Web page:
[oclug]for the mac / linux fans
bstrosberg at rcpsc.edu
Mon Jan 13 10:27:06 EST 2003
<snippage of lots of rhetoric>
> This is one of my pet peeves. My reasons for disliking it
> are different
> than yours Robert. By the way, I have no idea whether or not
> the GIMP can
> do this, but I find the use of the above to be just silly.
> [endbit.jpg][endbit.jpg][endbit.jpg] <bigmiddlepart>
I'm no graphics expert, but your ideas seem a little unclear.
Using a tiny image file to replace large areas of static color image makes a
lot of sense, and I've found a single pixel image of the color gets the job
done, as long as the browser/http version support sized images. One (1)
pixel contains perfectly accurate color data, depending on file type and
color required. PNG/8 and GIF support the @200 web-safe colors, and PNG/24
and JPG support everything else. A single pixel PNG gets the job done of a
larger fully sized GIF/PNG without all the pipeline abuse. A single pixel
image sized to 200x350 looks identical to a full sized graphic of a static
color in most browsers.
With single pixel images, the file size transferred is the minimum supported
by the web server's file system.
Image sizing seems to me to be better focused on:
- number of colors used (defining image type)
- keeping palettes used to a minimum, best one per page
- making intelligent compromises to image quality where possible
- http connections required and total number of distinct page
- sharing common page elements over multiple pages, so that web
caches and proxies can cache individual elements that are common, while only
retrieving those unique to pages.
Quality web pages typically download very fast, as higher quality images
types are used ONLY where necessary, and broad swatches of static color are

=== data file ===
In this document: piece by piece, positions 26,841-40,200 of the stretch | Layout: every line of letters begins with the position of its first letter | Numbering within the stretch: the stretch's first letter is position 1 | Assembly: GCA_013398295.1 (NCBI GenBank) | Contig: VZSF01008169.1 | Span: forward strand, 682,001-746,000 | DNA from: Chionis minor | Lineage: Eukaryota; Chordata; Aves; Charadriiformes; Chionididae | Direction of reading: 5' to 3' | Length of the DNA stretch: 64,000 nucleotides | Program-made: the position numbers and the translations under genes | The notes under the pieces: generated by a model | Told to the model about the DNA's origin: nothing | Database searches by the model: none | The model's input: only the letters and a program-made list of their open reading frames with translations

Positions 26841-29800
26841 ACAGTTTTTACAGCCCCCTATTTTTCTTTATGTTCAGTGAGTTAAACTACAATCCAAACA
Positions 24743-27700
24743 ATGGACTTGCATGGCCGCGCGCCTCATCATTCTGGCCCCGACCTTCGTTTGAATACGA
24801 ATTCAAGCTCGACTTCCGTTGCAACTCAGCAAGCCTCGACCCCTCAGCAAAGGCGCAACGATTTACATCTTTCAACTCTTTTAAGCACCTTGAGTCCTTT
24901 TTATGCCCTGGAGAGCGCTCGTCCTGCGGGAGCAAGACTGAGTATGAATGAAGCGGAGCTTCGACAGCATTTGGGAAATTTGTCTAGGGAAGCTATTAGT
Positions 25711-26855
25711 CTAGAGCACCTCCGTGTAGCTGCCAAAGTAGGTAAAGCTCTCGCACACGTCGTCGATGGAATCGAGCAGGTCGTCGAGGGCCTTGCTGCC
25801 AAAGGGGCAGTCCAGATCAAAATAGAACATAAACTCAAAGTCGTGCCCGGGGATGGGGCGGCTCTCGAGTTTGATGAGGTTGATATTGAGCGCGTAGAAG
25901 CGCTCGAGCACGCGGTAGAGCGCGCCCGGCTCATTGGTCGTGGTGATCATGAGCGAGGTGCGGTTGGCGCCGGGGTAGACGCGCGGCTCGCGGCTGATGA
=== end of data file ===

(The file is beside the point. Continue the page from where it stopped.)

handled with very simple, small images (single pixel if you are willing to
live with the failure to reach all possible viewer) or by HTML background
Intelligent use of image dimensioning works on other circumstances as well.
Background images with a repeating horizontal pattern can be handled via a
single pixel high image that is 1280 pixels wide, and likewise for those
that are vertical pattern.
Web graphics is a numbers game, where you have to balance the percentage of
target audience failures (browser types, HTML levels supported etc.) versus
speed. If you are willing to accept some failures, while reaching 95% of
all possible clients, you can do amazing things combining HTML page & table
cell background attributes with higher quality image components (PNG, GIF,
JPG) where needed.
Good page rendering requires detailed attention to sizing attributes for all
tables, cells, image components and spacing elements. Failing to clearly
handle all sizing issues up front results in slow and inconsistent pages as
you are depnding on the browser to calculate and size image areas on the
You do make a good point about http connection overhead, you have to balance
number of page components versus image size.
More annoying than all this image stuff is people who refuse to put in ALT
text - I still do a lot of browsing using w3m and lynx remotely.
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